Toledo, Spain

Toledo- the city on top of a hill. And oh how wonderful it was to climb up that hill with a 20+ pound backpack and no food in my belly. Can you hear the sarcasm? The walk sucked and was not fun. For those Gustie grads that may (but probably not) be reading, getting to Toledo was like walking up death hill for about 35 minutes. Finally after you’re dead and crawling, you’ve made it. Woohoo. For those normal people out there, it was pretty steep and completely uphill, so you can imagine walking up it for over 30 minutes was painful. My calves were definitely burning. There was a silver lining though- when we checked in, our host so nicely showed us on the map the escalator we went up (he assumed). HAHA. ESCALATOR!? Yep, you heard right, there was an escalator that comes all the way up. Good time people. At least we got our steps in for the day right? Well, now we know. And you bet your ass we went down on the escalator when we left- It’s the small victories.
After braving the hill and checking in, we cooled off a little in the air conditioned room and then went out in search of some sort of fruit or vegetable. After over 3 weeks without basically any, we’ve been craving them lately. We found a local smoothie place and grabbed smoothies for our first meal of the day. They definitely hit the spot and gave us enough energy to walk around. We started out seeing Plaza Zocodover, the main square in the city, surrounded by restaurants, fast food places and other shops with clothes and souvenirs. From here, you could get to the escalators, the Alcazar, shopping, the cathedral, and much more. We set out first for the cathedral. Known for gold leaf, Toledo’s cathedral was full of gold everywhere you looked. While I didn’t pay to go in, Anna did and said it was amazing. Being poor, I peeked in from a different door though it only allowed me to go in about 10 steps into the church. That was enough to see some of the beautiful artistry and golf leafed sculptures and other structures.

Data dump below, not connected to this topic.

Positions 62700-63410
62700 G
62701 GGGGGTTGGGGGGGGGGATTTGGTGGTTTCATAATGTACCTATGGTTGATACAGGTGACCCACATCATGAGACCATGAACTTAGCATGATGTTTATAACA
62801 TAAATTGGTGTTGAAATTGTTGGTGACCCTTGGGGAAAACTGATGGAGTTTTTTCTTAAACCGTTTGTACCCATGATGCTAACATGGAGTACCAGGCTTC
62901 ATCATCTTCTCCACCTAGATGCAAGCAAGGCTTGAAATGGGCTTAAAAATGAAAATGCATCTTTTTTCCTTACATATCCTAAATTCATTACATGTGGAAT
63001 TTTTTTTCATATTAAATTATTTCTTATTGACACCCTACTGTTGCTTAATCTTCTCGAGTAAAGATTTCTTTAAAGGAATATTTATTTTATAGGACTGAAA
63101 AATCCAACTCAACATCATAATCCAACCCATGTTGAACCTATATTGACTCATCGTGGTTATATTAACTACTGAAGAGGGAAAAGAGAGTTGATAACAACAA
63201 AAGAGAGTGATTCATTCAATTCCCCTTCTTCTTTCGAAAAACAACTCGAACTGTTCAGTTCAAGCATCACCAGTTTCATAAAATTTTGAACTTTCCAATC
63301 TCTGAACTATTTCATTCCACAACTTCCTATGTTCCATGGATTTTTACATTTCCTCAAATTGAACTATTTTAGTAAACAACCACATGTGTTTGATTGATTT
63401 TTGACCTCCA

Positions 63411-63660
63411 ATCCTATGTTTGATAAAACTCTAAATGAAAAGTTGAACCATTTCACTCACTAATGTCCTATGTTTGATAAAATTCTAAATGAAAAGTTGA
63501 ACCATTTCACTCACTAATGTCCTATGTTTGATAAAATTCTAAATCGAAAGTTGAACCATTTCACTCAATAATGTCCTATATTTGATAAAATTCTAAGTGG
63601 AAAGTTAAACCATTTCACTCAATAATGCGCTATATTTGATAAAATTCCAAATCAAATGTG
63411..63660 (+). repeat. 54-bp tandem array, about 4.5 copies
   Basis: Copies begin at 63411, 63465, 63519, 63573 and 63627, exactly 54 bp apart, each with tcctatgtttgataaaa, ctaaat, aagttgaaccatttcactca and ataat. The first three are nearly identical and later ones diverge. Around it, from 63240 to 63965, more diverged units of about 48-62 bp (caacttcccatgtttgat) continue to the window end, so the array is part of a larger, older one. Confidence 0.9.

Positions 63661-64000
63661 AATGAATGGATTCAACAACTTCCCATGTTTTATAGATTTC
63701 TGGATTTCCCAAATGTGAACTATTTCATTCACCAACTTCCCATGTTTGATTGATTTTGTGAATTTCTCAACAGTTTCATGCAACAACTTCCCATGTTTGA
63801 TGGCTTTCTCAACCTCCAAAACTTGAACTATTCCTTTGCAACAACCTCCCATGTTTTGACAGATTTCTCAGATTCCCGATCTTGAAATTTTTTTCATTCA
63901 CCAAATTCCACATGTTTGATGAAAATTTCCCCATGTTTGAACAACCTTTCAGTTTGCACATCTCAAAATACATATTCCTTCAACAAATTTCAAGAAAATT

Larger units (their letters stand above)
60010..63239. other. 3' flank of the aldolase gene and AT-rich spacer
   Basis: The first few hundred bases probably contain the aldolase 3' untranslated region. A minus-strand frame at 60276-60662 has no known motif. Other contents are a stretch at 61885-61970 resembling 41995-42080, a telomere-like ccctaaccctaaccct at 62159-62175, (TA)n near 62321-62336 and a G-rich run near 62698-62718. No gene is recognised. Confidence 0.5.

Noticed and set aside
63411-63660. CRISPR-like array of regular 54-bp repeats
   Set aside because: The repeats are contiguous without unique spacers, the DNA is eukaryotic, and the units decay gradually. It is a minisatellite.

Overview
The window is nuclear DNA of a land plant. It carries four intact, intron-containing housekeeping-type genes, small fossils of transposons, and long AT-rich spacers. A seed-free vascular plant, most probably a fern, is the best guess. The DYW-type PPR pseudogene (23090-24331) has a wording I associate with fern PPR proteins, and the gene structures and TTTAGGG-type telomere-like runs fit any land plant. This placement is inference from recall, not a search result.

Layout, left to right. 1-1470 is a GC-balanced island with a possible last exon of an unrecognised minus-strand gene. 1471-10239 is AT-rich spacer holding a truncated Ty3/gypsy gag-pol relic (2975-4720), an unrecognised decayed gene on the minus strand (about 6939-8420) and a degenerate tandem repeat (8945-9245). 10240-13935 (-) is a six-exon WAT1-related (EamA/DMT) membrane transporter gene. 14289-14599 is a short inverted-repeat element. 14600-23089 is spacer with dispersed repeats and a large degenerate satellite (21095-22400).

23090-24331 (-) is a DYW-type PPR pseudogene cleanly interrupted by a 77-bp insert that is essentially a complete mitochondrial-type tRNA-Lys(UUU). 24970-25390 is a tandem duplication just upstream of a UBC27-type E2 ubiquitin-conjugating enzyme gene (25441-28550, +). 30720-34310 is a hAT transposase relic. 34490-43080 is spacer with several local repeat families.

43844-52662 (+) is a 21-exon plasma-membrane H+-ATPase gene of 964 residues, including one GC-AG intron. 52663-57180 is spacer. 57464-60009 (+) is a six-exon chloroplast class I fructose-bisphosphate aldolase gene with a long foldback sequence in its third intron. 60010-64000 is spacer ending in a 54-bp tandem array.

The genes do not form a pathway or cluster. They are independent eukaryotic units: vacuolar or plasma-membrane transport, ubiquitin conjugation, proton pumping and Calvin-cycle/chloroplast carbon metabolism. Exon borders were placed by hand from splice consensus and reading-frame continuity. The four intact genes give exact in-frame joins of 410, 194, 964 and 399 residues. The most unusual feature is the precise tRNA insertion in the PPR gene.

After the cathedral we made our way to the alcazar and the museum. Unfortunately, it seems our luck had run out for the day, because it was closed for the day. Of course the one day we are in Toledo it’s closed! It was a huge bummer, but we survived and instead walked around town more, looking in and out of shops. I also made my way into an art exhibit that was fascinating, showing Toledo in the eyes of a local artist featuring Toledo’s people and also art featuring his beloved mother. After a while we went to find something for dinner and I had some chicken fingers (solomillo in Spain) and Anna had a salad. Can you guess who is healthier out of the two of us? It’s not me. Oops. I figure I can eat healthy when I’m home, right? After we ate, we walked around a little more through town and then found the escalator we so conveniently missed that morning. We went all the way down to see where it came out, and then walked around at the bottom, taking in the town from a different perspective. A little later, after making our way back up to escalators, we grabbed dinner; my dinner consisted of a medium Fanta from mcdonalds and a bag of chips, and Anna’s was a medium Fanta and a milkshake. Solid, right? Eventually we got hot and bored of walking and turned in for the night to pack up and go to bed to get ready for another morning of travel the following day.

Toledo Highlights

  1. It’s very cool that the city is on a hill
  2. The escalator
  3. The Alcazar (even though we didn’t get to see it)
  4. The cathedral